The university as a whole seems to be a system of horrendous protocols administered by more or less reasonable people: numerous rules were bent quite knowingly, by people who knew that I should officially be sent home, far away from my support network or the doctors treating me. In a way, I'm lucky to have even got that - many students in less sympathetic colleges are not given any right to stay in Cambridge, as though the hypothetical risk of them damaging the university's statistics or distracting others by visibly trying to recover is unspeakably worse than the risk of them not getting treatment at home.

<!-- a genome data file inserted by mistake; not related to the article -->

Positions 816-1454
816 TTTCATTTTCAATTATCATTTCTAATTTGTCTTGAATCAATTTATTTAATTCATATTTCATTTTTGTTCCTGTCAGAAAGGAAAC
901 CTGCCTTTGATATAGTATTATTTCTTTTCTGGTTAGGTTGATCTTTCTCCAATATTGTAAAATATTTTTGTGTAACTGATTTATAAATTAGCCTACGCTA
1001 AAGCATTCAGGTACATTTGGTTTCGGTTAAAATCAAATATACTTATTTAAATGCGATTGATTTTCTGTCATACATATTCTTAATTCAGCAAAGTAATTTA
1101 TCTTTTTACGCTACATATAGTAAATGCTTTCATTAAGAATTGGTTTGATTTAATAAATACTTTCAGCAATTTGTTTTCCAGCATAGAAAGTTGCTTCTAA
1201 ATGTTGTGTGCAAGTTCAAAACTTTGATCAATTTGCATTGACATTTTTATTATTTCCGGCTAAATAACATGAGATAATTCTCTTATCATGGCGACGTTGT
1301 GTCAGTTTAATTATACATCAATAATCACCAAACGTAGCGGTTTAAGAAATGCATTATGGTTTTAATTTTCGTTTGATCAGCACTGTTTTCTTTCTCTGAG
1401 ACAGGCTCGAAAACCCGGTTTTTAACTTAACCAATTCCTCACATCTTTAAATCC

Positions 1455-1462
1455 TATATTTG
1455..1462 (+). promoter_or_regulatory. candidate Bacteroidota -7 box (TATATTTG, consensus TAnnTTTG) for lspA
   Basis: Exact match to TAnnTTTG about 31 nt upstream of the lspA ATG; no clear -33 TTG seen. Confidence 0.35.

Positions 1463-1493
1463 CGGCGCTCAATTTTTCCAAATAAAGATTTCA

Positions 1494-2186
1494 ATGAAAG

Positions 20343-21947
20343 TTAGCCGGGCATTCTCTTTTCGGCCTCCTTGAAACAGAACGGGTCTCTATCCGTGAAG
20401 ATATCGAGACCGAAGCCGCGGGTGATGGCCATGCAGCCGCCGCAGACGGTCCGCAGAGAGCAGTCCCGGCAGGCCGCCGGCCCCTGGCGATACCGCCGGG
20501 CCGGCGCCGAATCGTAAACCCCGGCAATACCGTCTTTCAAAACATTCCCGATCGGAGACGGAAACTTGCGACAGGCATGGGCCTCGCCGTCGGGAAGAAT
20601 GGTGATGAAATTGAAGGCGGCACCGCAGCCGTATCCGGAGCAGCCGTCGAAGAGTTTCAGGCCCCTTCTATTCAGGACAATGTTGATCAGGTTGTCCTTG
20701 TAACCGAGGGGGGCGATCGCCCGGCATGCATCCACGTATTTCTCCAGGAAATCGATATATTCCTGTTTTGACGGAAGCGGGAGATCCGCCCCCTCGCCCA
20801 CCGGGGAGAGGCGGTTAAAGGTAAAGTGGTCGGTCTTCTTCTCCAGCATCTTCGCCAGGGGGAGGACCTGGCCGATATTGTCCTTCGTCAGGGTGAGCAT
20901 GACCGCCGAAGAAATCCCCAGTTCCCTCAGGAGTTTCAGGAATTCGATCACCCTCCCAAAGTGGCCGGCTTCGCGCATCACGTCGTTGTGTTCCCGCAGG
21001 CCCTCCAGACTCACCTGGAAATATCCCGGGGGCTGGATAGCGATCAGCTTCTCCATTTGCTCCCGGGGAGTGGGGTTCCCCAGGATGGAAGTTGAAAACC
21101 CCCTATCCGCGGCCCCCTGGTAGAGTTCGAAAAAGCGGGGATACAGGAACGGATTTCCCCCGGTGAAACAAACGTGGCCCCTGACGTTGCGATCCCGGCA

As can be said of most of my ideas about Cambridge - people are realising that the university needs updating, and it could happen sooner if enough people cared about people's individual lives rather than maintaining tradition at all costs.